Last words are for fools who haven't said enough

Karl Marx

Karl Marx's theories about society, economics and politics—collectively understood as Marxism—hold that human societies develop through class struggle: a conflict between ruling classes that control the means of production and working classes that work on these means by selling their labour for wages. Marx argued that capitalism facilitated social relations and ideology through commodification, inequality, and the exploitation of labour. According to Marx, states are run in the interests of the ruling class but are nonetheless represented as being in favor of the common interest of all. He predicted that, like previous socioeconomic systems, capitalism produced internal tensions which would lead to its self-destruction and replacement by a new system: socialism.

Marx died in 1883, at the age of sixty-five. When a servant asked him whether he had any last words, he roared: "Go on, get out! Last words are for fools who haven't said enough."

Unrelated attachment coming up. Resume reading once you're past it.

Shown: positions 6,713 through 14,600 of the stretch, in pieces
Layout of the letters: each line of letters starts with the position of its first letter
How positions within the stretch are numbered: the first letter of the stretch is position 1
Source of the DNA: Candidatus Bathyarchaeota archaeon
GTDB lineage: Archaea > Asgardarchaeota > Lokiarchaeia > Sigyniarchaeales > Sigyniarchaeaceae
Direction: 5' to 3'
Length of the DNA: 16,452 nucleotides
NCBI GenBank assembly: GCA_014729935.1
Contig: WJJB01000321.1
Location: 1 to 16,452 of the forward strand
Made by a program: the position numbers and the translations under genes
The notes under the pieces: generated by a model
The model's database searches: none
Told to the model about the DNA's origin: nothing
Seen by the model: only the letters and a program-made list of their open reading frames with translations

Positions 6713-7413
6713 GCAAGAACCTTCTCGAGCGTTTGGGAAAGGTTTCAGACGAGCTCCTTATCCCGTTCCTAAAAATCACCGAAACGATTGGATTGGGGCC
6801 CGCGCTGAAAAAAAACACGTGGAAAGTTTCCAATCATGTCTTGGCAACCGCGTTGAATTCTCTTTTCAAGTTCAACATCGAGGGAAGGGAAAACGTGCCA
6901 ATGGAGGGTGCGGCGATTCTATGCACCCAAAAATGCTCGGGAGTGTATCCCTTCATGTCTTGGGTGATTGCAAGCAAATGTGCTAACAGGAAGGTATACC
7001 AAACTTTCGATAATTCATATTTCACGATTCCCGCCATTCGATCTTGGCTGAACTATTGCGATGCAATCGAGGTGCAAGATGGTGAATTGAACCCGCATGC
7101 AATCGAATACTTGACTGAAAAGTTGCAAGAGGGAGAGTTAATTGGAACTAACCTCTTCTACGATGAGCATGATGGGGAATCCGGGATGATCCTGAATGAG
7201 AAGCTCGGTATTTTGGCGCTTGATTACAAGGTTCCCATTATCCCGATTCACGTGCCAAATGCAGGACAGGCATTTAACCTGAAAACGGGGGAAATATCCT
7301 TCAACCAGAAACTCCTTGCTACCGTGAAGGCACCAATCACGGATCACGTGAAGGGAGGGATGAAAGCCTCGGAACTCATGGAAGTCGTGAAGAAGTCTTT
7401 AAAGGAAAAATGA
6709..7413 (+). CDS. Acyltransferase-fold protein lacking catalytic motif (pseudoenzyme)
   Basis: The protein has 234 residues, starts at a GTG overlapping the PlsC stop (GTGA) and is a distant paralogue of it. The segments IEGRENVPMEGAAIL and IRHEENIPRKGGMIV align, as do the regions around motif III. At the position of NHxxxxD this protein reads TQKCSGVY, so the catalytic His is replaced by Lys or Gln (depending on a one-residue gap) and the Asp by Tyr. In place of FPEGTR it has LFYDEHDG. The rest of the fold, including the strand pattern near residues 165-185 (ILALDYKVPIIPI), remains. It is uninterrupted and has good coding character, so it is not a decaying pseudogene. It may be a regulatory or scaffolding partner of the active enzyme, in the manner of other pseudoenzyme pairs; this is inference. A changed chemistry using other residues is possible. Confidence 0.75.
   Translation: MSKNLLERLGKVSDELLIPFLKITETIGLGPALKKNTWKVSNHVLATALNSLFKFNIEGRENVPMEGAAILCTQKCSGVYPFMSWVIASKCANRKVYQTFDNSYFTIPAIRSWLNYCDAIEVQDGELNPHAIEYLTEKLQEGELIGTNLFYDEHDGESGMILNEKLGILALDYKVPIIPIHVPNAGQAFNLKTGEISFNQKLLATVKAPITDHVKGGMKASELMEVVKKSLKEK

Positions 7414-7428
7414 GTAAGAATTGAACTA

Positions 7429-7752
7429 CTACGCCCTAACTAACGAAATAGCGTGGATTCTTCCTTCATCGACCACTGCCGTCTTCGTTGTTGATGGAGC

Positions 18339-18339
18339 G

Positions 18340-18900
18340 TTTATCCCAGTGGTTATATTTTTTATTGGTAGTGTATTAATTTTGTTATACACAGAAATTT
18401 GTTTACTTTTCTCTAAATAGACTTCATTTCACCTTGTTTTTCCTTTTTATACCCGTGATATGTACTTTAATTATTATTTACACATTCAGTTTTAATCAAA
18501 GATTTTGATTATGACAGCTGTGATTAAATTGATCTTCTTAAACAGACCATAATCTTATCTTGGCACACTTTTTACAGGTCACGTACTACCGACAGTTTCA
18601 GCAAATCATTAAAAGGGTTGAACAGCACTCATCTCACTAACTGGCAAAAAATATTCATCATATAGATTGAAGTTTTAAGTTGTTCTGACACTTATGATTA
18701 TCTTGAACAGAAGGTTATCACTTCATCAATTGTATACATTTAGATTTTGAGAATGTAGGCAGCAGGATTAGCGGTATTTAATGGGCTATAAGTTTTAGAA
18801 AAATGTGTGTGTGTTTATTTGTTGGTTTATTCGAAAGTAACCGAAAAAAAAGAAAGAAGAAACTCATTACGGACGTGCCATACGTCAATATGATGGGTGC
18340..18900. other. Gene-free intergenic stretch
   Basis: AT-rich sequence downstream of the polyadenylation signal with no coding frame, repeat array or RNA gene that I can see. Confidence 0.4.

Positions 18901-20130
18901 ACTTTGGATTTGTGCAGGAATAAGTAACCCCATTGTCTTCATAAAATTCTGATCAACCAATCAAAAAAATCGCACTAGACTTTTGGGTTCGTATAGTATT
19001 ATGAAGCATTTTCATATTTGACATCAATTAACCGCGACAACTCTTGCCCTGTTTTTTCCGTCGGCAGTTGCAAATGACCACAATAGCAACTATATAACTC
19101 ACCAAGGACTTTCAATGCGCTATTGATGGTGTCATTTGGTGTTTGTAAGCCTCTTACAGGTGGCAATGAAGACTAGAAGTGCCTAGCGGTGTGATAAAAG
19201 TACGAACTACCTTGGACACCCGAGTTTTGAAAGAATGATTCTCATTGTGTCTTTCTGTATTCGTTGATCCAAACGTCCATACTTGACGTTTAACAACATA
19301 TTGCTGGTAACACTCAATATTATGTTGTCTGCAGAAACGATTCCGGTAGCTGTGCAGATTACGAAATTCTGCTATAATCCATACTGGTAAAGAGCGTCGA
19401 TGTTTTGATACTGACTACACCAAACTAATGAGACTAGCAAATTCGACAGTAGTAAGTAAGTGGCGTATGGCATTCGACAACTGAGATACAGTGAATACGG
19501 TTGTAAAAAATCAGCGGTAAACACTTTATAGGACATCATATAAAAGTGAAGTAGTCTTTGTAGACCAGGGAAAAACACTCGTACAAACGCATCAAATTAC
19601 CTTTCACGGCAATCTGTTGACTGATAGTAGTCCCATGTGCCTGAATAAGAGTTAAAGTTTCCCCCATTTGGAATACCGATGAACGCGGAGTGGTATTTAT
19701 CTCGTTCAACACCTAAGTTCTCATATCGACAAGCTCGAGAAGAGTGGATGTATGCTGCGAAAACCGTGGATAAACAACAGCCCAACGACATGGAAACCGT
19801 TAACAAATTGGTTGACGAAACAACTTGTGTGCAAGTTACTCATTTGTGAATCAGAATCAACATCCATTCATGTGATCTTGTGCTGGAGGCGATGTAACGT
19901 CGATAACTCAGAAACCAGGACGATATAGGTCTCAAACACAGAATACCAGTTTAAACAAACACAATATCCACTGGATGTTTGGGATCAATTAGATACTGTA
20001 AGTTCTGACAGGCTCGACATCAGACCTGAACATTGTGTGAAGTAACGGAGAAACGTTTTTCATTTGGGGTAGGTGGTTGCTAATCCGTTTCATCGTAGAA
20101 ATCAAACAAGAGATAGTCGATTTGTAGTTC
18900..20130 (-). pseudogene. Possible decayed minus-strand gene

Marx, Engels and Marx's daughters

Several of his closest friends spoke at his funeral, including Friedrich Engels. Engels' speech included the passage:

“On the 14th of March, at a quarter to three in the afternoon, the greatest living thinker ceased to think. He had been left alone for scarcely two minutes, and when we came back we found him in his armchair, peacefully gone to sleep—but forever.”

In collaboration with German thinker Friedrich Engels, Karl Marx published various works, the most well-known being the 1848 Book The Communist Manifesto. Marx has been described as one of the most influential figures in human history.

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